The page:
The Supreme Court continued in relevant part: As defense counsel explained in requesting the reasonable corporal punishment charge, if a parent or guardian is charged with simple assault and the jury is not instructed that reasonable corporal punishment is not prohibited, a guilty verdict will almost always result because bodily injury under simple assault can be found if the victim suffered the sensation of physical pain. If the jury is not instructed as to the law regarding reasonable corporal punishment in relation to a simple assault charge, then the jury could never reach a verdict other than guilty so long as there is sufficient evidence that the child experienced the sensation of physical pain.
At oral argument, the State conceded that the charge of simple assault in conjunction with a child endangerment offense is uncommon. In this case, because those charges were packaged together and based on the same alleged conduct, a common sense understanding of the law regarding corporal punishment by a parent or guardian should have resulted in an instruction to the jury, embedded within the simple assault charge, that explained that reasonable corporal punishment is not a crime. Again, the trial transcript is clear that the trial court and the State agreed that the charge was applicable, but they disagreed with defense counsel on the need to reiterate the charge after it had already been articulated during the child endangerment instruction.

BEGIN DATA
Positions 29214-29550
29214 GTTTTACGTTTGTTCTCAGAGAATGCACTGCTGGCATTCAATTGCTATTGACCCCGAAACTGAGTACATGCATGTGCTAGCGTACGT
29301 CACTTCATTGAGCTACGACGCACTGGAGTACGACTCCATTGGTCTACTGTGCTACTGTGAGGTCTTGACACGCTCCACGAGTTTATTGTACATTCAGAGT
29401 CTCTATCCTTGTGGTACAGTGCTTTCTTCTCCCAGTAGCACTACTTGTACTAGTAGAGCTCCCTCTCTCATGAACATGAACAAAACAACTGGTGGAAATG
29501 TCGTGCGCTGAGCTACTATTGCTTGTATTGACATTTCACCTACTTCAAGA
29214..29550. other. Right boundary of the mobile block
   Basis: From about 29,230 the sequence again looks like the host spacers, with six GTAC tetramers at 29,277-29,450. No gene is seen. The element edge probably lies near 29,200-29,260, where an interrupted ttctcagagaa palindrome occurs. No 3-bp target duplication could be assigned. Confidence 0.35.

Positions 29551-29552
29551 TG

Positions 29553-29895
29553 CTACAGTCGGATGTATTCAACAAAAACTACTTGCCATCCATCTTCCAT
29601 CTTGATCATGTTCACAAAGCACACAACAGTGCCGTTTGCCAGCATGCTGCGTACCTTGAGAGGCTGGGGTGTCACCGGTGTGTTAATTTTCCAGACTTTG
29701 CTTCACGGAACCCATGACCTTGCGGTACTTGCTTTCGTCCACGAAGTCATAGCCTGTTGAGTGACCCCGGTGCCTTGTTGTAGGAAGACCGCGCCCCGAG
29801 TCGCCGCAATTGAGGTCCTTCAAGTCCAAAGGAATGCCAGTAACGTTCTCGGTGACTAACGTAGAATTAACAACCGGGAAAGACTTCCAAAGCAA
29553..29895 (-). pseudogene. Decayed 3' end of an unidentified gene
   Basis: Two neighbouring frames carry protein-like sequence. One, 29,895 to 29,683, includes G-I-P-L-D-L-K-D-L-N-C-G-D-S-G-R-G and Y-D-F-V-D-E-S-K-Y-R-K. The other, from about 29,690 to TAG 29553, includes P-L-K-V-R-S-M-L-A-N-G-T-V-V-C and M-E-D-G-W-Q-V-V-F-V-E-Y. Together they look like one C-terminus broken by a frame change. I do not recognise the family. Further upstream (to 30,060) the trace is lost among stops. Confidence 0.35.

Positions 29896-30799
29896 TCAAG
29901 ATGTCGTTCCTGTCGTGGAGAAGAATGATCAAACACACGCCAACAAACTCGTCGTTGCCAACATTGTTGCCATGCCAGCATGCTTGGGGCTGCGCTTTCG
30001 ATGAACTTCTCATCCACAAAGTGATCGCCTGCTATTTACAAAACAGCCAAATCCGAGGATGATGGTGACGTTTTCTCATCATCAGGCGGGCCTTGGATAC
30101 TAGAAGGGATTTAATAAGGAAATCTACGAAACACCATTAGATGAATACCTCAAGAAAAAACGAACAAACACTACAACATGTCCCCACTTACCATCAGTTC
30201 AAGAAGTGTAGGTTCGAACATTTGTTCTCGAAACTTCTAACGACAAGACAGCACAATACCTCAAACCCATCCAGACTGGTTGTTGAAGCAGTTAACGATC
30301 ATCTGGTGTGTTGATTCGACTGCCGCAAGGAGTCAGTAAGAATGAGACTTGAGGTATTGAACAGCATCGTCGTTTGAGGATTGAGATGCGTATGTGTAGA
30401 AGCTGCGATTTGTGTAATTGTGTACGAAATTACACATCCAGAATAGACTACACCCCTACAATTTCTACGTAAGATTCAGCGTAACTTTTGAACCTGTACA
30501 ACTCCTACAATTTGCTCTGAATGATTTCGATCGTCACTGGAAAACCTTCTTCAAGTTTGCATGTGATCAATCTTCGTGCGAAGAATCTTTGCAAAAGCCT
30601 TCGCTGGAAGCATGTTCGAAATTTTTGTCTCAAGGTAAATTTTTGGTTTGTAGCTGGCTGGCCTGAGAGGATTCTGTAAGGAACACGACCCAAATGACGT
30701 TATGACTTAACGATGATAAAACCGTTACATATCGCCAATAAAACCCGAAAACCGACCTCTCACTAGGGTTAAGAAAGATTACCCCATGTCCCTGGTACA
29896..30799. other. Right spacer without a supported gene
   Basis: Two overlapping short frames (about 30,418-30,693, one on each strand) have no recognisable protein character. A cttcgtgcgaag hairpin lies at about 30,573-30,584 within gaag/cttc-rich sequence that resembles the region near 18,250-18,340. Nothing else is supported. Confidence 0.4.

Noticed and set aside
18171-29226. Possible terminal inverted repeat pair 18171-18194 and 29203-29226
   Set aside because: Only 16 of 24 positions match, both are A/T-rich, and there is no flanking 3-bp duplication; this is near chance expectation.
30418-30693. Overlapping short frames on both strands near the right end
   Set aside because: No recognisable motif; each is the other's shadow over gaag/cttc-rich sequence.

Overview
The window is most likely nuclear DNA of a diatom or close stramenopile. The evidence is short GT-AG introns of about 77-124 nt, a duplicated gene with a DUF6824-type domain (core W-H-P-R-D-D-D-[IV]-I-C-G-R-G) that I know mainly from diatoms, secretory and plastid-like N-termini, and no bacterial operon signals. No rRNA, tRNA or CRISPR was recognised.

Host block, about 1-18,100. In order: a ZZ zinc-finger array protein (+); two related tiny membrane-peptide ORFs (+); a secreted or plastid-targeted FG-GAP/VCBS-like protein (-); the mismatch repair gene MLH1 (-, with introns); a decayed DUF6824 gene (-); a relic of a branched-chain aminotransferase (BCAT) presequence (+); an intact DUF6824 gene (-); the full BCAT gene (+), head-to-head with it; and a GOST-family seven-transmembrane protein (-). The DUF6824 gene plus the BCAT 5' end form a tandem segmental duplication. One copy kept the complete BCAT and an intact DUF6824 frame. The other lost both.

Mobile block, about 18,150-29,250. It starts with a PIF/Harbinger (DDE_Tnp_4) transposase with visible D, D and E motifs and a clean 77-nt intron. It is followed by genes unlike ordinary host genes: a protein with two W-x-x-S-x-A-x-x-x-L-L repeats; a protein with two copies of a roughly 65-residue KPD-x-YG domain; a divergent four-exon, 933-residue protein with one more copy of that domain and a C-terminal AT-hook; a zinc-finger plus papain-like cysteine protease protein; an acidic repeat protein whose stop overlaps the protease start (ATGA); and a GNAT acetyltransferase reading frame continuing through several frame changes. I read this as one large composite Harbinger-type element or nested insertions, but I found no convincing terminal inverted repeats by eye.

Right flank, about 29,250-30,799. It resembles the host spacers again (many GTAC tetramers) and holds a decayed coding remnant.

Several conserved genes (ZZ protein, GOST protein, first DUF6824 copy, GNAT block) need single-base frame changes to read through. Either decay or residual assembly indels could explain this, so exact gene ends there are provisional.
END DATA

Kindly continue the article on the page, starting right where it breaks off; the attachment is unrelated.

The jury’s verdict here could have indicated that they just decided to compromise with regard to the simple assault charge as opposed to evaluating the legal elements and instructions. Since jury deliberations occur in secret and are not recorded, it is impossible for anyone outside of the juror room to know for sure. The reason for the secrecy of deliberations is that jurors should feel free to discuss a case openly among themselves without worrying about their discussions being recorded.